The Information Commissioner's Office (ICO) has warned businesses that they are still responsible for the safety of the data they own - even when that data is in the cloud. The regulator put out guidelines today for businesses on keeping data safe in the cloud. Dr Simon Rice, ICO technology policy advisor, hammered home the …
my employer, by nature of their business is very conservative, and thanks to my highlighting of the particularly draconian nature of the PATRIOT act has wisely steered well clear of cloudy fumbling. However it's worrying that colleagues with other organisations report differently.
I just hope they don't wake up one day and find all their data gone a la Megaupload, because the feds slapped a writ on their data centre.
Surely the first and foremost requirement should be that the disks your cloud VMs use are encrypted. Same for the backups being shipped elsewhere. A piece of paper such as a contract or an SLA should not be any defence against not taking reasonable precautions. "But my could provider assured me it's safe!" should not be a viable defence where the data wasn't encrypted.
encryption really should go without saying. However, "data security" isn't just about controlling access to the data. It's also about ensuring the data is there when you need it. It's no comfort to you, if you have clouded your HR and payroll (for example) and then discover your provider has gone bust, not paid their bills, and your data is now so much dead electrons.
We live in interesting times. IT is finally living up to it's name of *Information* technology, and provision of resources for IT is starting to be viewed in the same way as physical infrastructure - roads, water, electricity - where companies just hook up and go.
All I can say is that this is obvious that it is still their responsibility (and accountability).
Just because something is outsourced/off-shored/clouded doesn't mean that responsibility is similarly outsourced/off-shored/clouded. Quite the opposite: it means that you now have more responsibility as you now need to ensure that it is all being managed correctly.
Otherwise you end up with the equivalent of CDS/exotics packages that started the Credit Crunch: toxic SLAs, managed by incompetents, wrapped up in good SLAs etc etc.
For example, what if your cloud provider decided to outsource their administration to G4S?
Re: Delegating responsibility
Agreed. Should be totally obvious and my eyes are widely open to risks of the cloud. Shame so many CIO and CTO's are not. Speaking specifically of personal/commercial or sensitive information :
If it's a true cloud service then you don't know where your data is being stored, in what country or in what legal jurisdiction. In those cases a business has no place to use it in light of their data controller responsibilities.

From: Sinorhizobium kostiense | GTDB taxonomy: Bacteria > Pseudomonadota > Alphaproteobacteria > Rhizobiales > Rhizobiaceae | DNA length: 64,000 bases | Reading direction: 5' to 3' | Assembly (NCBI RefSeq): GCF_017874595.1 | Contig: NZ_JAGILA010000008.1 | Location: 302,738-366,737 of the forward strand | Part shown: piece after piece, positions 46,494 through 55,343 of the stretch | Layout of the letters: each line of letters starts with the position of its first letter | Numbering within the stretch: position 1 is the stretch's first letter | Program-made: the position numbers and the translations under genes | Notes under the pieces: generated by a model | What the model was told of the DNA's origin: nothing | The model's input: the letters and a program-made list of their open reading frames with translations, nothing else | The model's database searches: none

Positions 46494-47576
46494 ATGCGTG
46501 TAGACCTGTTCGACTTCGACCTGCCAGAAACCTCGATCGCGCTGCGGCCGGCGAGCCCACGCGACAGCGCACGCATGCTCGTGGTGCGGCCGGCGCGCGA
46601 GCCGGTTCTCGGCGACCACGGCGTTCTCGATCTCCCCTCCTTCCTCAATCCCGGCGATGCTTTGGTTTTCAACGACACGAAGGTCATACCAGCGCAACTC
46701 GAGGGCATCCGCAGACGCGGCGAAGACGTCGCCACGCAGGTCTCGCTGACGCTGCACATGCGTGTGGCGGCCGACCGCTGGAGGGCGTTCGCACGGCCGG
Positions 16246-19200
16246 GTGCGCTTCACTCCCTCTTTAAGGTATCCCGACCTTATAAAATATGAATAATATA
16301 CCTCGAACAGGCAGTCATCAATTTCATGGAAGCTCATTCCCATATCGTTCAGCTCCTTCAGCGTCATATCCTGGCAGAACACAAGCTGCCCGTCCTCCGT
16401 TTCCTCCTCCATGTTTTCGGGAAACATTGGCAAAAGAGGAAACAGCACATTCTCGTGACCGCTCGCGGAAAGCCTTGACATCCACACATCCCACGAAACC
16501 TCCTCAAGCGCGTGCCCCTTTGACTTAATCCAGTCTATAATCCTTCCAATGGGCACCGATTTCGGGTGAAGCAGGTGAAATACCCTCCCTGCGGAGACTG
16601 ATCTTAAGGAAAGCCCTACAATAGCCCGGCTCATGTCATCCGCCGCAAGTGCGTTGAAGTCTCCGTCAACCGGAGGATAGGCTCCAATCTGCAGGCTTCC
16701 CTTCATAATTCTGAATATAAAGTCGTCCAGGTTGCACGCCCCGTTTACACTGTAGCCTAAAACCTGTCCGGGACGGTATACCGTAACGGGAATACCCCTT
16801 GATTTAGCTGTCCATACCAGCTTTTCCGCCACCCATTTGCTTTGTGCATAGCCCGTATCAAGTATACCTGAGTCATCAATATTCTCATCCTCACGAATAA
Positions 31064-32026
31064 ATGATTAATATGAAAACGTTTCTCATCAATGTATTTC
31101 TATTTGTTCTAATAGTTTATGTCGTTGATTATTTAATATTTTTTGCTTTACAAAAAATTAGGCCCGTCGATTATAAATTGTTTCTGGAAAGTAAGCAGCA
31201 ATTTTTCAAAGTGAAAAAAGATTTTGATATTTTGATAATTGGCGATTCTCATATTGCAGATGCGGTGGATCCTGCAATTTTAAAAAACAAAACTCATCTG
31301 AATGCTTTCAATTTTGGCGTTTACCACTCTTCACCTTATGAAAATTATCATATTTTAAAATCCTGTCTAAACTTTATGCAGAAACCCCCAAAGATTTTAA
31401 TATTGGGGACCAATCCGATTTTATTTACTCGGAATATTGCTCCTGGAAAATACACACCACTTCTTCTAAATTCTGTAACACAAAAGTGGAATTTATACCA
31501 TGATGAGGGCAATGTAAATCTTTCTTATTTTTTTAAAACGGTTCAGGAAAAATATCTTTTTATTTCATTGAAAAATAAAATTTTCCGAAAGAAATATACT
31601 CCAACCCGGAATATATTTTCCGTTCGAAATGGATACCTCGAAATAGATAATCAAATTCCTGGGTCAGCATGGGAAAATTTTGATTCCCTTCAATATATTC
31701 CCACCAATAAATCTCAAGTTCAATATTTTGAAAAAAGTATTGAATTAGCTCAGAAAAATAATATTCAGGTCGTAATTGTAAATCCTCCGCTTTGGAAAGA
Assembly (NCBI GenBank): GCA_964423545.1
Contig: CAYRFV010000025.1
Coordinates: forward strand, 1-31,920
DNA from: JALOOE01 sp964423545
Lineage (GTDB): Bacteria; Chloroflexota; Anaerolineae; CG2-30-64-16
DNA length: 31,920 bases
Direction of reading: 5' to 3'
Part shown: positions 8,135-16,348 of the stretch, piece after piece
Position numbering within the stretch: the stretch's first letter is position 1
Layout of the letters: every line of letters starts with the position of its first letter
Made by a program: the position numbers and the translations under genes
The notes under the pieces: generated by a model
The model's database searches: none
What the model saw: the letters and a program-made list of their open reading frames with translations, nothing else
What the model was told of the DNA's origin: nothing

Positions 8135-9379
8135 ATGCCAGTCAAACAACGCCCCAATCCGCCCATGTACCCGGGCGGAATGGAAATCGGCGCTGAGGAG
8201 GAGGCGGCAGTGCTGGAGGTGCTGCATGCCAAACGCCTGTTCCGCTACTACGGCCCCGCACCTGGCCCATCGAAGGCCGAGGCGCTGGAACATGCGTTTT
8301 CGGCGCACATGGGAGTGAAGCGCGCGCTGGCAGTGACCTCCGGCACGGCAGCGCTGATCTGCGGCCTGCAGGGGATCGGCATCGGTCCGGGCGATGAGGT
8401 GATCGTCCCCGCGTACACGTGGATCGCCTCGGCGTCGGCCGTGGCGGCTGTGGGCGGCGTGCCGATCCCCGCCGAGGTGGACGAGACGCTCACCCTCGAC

if you do know where your data is being physically stored and hosted from, then that isn't cloud anyway - that's called Managed Hosting.
I do give credit to the ICO for almost doing something useful for once by pushing this message.
would be funny but
This from a government that shipped all our data off to another country and all I get are the lousy sales calls.
The one that approved all our utilities data going off to hotter climes where apparently they can't cope with the idea that a bill which four times the average bill and my historical bill due to their data entry error is perfectly acceptable and should be paid in full immediately.
And then . . .
. . . where does your cloud storage provider store *their* backups?
Our company recently moved our internal HR systems to another part of the world (Canada), ue to a part of the company working their and having closer ties to our HR system provider - but that means all of our personal data is now in Canada.
I queried this at the time, but apparently Canada are considered as vigilent as a European company and conform to the European laws regarding personal data, so that was ok.
However, the backups are kept in the USA, which doesn't conform to European laws. What they have is something called "Safe Harbor" (sic), which is a *voluntary* code that they sign up to, but has no legal backing.
Apparently as a company we were ok with that . . .
Re "encryption really should go without saying"
It should, of course. Except that although one of the widely recommended backup services is using encryption, it is apparently only encrypted while in transit and gets decrypted again once it arrives at their server. It is, nevertheless, misrepresented as an encrypted service and the service provider deliberately fails to point out that its not actually stored in encrypted form.